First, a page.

Four of the eight nominated defencemen are NHLers too, including veteran Mark Streit and the 2013 IIHF Ice Hockey World Championship’s Most Valuable Player, Roman Josi, who usually logs team-high ice times along with Shea Weber for the Nashville Predators.
Raphael Diaz and Yannick Weber haven’t logged that many minutes, but when the Montreal Canadiens traded Diaz to Weber’s Vancouver Canucks, he replied with a strong performance and a goal in his first game.
The other defencemen – Seger, Severin Blindenbacher and Julien Vauclair – bring valuable veteran experience, while another nominated rearguard, Philippe Furrer, didn’t join the team due to injury. His spot will likely ben taken by either one of the replacement players from the Swiss league or Sbisa. Apart from Furrer, Yannick Weber is another question mark on defence. After suffering an upper-body injury last week, he has yet to play a game with the Canucks, and had to travel home during the recent road trip.
Coach Simpson is less injury-plagued on offence. It’s usually a weak point for the Swiss, but they showed strong improvement at the last World Championship, going hard to the front of the net instead of just counting on skill and speed.
Until 2012, Switzerland used to have zero NHL forwards, except when someone occasionally got called up. Now they have Damien Brunner, the scoring leader of the Swiss league in 2012, who then moved to the Detroit Red Wings and now the New Jersey Devils. Nino Niederreiter seems to have made a breakthrough in Minnesota after struggling in the Islanders organization, and Simon Moser had his NHL debut with Nashville last week.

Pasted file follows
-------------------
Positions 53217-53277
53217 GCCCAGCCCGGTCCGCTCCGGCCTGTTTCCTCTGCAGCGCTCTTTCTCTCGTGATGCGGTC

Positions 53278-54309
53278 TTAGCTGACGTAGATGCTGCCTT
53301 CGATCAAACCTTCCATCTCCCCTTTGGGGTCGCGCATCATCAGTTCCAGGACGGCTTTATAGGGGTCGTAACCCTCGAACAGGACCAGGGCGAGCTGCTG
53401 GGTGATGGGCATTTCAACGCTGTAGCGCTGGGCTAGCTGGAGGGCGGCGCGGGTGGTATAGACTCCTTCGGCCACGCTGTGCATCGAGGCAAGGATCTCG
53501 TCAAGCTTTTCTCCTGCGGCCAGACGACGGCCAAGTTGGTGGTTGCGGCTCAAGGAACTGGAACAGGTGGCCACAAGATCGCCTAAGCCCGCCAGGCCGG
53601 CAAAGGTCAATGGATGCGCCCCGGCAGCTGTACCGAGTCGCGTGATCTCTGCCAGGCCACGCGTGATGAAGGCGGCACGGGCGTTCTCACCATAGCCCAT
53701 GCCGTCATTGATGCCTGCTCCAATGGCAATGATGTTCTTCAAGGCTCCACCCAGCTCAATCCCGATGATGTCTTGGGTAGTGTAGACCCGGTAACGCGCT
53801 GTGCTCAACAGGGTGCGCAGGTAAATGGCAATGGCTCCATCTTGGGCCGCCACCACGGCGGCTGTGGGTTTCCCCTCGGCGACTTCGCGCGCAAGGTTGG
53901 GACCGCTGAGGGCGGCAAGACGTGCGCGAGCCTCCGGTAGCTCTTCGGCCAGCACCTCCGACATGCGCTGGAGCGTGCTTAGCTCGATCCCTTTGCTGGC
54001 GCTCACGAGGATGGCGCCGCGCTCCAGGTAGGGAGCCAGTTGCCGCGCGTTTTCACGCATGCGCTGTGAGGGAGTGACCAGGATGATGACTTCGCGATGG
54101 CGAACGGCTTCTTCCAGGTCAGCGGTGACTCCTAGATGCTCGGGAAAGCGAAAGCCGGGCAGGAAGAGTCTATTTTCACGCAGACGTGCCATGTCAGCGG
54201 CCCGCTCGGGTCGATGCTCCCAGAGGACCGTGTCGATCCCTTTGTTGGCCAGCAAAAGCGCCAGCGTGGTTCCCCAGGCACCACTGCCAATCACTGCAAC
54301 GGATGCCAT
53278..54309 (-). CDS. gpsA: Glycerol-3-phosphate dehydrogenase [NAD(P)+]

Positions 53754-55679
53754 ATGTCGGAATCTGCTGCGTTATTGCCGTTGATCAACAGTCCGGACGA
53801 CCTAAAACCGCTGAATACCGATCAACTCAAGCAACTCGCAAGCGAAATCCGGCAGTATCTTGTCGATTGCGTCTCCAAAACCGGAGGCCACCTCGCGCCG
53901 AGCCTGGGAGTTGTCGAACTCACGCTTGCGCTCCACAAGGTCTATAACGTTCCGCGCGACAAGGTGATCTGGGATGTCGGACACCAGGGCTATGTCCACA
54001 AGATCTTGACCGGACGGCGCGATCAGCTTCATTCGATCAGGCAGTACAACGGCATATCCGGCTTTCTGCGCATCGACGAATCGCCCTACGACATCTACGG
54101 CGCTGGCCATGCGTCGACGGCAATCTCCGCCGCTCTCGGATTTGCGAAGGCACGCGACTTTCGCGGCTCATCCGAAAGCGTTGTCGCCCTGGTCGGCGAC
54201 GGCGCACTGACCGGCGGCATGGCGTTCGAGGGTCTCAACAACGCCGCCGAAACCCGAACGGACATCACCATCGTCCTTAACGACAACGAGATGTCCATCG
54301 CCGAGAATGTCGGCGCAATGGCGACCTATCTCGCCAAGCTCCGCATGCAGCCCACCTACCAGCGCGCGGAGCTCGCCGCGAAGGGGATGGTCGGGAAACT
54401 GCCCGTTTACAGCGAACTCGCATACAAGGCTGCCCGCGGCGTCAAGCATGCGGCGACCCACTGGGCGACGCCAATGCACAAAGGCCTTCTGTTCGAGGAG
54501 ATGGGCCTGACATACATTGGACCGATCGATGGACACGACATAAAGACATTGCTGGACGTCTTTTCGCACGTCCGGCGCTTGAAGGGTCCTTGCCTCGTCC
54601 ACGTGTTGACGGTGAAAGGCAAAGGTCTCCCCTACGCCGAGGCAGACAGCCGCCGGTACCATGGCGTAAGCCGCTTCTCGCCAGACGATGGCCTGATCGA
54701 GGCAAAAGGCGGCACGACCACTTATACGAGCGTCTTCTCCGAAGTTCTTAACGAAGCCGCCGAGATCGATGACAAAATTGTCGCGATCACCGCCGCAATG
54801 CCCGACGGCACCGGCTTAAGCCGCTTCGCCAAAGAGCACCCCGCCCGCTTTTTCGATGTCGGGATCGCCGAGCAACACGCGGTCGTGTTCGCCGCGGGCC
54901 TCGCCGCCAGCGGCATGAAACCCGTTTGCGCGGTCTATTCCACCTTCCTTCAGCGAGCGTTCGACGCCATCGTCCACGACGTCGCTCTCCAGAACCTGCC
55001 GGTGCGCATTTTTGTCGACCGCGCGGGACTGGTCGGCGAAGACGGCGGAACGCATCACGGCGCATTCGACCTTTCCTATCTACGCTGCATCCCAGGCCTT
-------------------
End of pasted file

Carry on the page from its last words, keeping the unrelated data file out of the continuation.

They are joined by top players of the domestic league like Luca Cunti and Roman Wick, who are excelling in the scoring derby that used to be heavily dominated by import players until a few years ago. The number of household names among forwards is declining and includes veterans like Martin Pluss and Andres Ambuhl. They’re keeping up with the new generation of forwards and inspiring it.
“We have a certain stability with the players and the system we play under Sean [Simpson],” Seger says. “We gel together quickly. We can feel great enthusiasm within our team. The Olympic Games are the biggest thing for a hockey player.”
A medal is the dream, and suddenly it looks more realistic after the Stockholm silver. But the team knows where it’s ranked in the world order and reaching the quarter-finals will be the main goal. After that, anything is possible on a good day paired with luck and strong goaltending. Medalling for the first time in an Olympic ice hockey tournament since winning bronze in 1928 and 1948 would still be considered a huge surprise.
Jonas Hiller: After a mediocre start and sharing the Nashville net with two other goalies, Hiller has recently been in red-hot shape. He has had a 92.44 save percentage since December and is more consistent than his younger backup, Reto Berra. Switzerland will need strong goaltending if it wants to surprise.
Roman Josi: Mark Streit is still considered the Swiss poster boy in the NHL as the first skater from the country to make a breakthrough, but more recently it has been the 23-year-old Josi who has made his mark both in the NHL and in international play. The Berne native shines both in his own zone and offensively.
Damien Brunner: He’s the top player of the young generation of forwards who combines skill and speed with more physical talent than Swiss hockey has been known for. It’s players like him, Nino Niederreiter, Simon Moser or Reto Suri who can help Switzerland shed its historic reputation of struggling to score.
Julien Vauclair: After the 2008 Worlds he quit the national team, not fitting into the system of then-coach Ralph Krueger. He returned under Simpson for the 2010 Worlds and has since blossomed on the world stage. The 34-year-old hasn’t succeeded in the NHL, but he is still among the top defencemen of the domestic league, quietly providing extra power on the blueline.